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Old 09-06-2010, 11:35   #1
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Installing Frameless Ports

I have been reading and researching (here and elsewhere) and my head hurts. Sika Flex 295, Dow 795, butyl tape, mechanical fasteners or not. I'd like to run by you what I've tentatively come up with to get your thoughts and suggestions. First, decisions already made and criteria:
  • Using 3/8" polycarbonate (already purchased three years ago after not doing enough research; probably would've gone with acrylic)
  • I won't be reusing the old frames; ports will be installed on the outside of the cabin sides
  • Strength, watertightness, and longevity (of watertightness) is primary concern; aesthetics are secondary
Given these criteria, what do you think of the following? If you think something won't work, please tell me why and explain what you would do differently. Thanks!


Jay White
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Old 09-06-2010, 16:36   #2
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I installed frameless Acrylic portlights about 1 year ago, and after reading the "sexy windows" thread, and related material, I choose 3M adhesive tape, along with Dow 795 to adhere and seal the edges and couldn't be happier. I would not throughbolt. If I were crossing oceans I might reconsider, but mine are on there really strong. Any wave strong enough to knock them out would knock the boat over 1st.

Zero leaks now. I would thinks your way could still leak next to the bolts, as the windows expand and contract.
It was easy to cut mine to shape with a router, and then shape the corners with a belt sander.

Here's a couple of pics.
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Old 13-06-2010, 13:51   #3
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Interesting... did you use VHB tape and did you prime the acryllic with anything?
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Old 13-06-2010, 14:04   #4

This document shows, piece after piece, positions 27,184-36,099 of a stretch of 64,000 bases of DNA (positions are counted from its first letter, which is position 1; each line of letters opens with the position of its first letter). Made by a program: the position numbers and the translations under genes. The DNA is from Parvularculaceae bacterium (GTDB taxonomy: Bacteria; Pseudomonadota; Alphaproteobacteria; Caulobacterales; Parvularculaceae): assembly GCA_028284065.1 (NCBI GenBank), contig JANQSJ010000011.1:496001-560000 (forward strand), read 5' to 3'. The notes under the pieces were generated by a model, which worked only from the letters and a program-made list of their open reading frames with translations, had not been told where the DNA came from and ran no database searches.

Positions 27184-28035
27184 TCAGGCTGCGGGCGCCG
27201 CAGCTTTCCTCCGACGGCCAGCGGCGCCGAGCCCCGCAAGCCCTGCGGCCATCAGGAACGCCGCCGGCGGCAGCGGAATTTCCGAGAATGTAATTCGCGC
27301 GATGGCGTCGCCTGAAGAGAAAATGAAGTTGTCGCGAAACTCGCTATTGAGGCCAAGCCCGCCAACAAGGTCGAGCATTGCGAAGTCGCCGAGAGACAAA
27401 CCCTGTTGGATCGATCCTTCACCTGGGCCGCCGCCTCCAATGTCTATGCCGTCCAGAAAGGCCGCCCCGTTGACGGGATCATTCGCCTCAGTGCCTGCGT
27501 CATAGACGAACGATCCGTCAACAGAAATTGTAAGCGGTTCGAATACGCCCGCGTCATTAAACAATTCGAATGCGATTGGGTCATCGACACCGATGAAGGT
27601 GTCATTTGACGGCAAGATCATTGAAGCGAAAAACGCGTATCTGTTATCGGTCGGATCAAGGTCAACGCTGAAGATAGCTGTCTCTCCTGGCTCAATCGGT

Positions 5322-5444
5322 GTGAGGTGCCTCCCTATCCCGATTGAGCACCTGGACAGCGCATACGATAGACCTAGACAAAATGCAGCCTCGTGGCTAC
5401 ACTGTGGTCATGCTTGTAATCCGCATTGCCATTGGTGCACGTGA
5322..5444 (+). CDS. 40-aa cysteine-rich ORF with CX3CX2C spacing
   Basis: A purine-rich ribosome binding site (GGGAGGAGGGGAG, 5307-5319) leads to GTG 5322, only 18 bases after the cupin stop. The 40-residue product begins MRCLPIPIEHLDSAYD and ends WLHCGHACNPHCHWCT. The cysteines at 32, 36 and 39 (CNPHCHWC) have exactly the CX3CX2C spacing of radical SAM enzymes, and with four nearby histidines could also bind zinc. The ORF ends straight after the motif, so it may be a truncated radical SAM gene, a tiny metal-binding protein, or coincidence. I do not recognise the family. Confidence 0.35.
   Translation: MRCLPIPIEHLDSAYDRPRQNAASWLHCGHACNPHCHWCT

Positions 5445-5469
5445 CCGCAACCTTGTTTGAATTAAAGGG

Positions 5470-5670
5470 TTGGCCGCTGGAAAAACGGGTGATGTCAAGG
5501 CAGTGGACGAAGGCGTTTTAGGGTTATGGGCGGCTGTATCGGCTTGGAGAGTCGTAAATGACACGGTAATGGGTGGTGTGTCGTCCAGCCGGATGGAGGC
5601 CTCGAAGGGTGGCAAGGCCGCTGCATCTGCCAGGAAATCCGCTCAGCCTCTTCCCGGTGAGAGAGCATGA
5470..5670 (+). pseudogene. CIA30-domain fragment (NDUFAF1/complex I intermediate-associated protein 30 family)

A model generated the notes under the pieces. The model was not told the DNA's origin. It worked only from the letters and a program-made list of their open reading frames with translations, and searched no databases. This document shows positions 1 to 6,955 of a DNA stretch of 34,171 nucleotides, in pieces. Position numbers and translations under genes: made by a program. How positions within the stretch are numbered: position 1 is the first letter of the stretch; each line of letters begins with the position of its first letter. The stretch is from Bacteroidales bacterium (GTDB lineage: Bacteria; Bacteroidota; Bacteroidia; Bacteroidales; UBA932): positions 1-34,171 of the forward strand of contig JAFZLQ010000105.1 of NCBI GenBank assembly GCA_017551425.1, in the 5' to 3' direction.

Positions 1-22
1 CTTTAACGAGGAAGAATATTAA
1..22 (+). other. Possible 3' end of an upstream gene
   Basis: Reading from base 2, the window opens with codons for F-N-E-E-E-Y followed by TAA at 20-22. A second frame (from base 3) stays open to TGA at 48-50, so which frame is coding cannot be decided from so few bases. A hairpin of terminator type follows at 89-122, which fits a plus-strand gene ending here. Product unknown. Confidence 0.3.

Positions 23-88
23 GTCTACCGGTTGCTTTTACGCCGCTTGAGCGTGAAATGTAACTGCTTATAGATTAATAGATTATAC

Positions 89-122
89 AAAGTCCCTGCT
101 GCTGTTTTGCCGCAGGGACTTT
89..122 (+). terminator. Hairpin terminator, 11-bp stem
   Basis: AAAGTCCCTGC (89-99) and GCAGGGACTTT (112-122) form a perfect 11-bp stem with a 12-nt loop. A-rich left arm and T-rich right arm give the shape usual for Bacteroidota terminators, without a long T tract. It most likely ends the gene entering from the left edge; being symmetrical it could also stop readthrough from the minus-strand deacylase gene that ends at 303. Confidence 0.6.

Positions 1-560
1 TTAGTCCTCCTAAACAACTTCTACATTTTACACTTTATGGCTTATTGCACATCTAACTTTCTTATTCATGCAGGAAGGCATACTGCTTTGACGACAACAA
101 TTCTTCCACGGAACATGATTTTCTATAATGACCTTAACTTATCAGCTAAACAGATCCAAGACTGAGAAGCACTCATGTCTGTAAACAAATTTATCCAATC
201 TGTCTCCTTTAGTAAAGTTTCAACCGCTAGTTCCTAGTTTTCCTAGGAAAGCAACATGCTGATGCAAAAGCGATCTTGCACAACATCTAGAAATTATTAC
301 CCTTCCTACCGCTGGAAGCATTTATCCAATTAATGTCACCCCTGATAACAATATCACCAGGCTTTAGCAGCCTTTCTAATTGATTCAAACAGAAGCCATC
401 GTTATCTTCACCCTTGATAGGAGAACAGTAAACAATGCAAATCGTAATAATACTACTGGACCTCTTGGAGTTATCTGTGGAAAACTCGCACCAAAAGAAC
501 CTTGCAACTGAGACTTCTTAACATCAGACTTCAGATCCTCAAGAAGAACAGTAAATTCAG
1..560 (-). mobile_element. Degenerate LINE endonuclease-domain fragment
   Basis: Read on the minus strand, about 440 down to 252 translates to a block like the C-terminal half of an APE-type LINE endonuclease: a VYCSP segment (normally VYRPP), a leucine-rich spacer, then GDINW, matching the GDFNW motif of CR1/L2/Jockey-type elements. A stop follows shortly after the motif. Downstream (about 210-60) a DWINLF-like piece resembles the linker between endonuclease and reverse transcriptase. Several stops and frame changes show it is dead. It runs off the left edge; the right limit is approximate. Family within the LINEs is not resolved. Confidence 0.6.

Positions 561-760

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Most if not all plastic windows that are through bolted will crack around the bolt holes. We install our windows with Sika 295 and appropriate primers. This is from small plastic ports to tempered glass windows 18' by 3' on large sport fishers. We allow enough thickness of the Sika to allow for thermal movement. We also usually recess the windows into a ledge. This may be harder on a retrofit. David
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Old 14-06-2010, 06:06   #5
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I did all the reading about primers, and in the end, can't remember if I used any or not. My thought was that the 3M tape may peel the primer off, whereas bonded directly to the fiberglass may be stronger.

Either way, they are not coming off, without kicking them repeatedly from the inside.
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Old 15-06-2010, 06:19   #6
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Looks like you are doing some great pre planning and your drawing is very descriptive. Based on it, a few comments.

1. I used Sika 295 UV and think it is great.
2. I am not sure the Butyl tape is thick enough to allow for thermal expansion. Fiberglass is very stable but the acrylic expands at a rate about equal to aluminum. As I recall, about 0.000006 (6 millionths) of an inch per inch per degree F. Sika wanted 3/16. I molded 3/16 square strips by cutting grooves in a board and lining them with wax paper, then injecting Sika and letting it cure. I then cut into 3/16 lengths and placed the cubes in the adhesive bead before mounting the window. I would cut longer lengths to make them easier to handle next time.
3. I worry about adhesion to the paint you plan to use to hide the bead. If you use Sika, then use the primer which is black and will hide the bead while improving adhesion.
4. Counter sink the oversized holes you are drilling to reduce stress risers at sharp corners.
5. Don’t over torque. Apply only enough to hold the window in place while the adhesive cures. I over torque the first couple I did and ended up with cracks between the holes.
6. I understand the idea of sealing/epoxying the screw into the cabin but, while I can’t put my finger on it, it just seems like it is going to make the installation harder. I put the nut on the inside, using a pan head machine screw. After the adhesive sets up, remove the screws and seal with generous silicon sealant. Gives a neater appearance on the outside. Extra screw length is covered by trim in the cabin. If you put it on the outside, you will end up grinding off excess to get a clean appearance.
7. After the installation, then caulk around the window with appropriate sealant. I started with Sika because I had enough to do it. Now I do occasional touch ups with GE silicon.

I am not saying the way I did it is best, I don’t have that level of experience, but maybe these comments will assist. I can assure you, there is a learning curve. We did 8 dead lights. Our process was much improved after about #4.

Good luck with the project.


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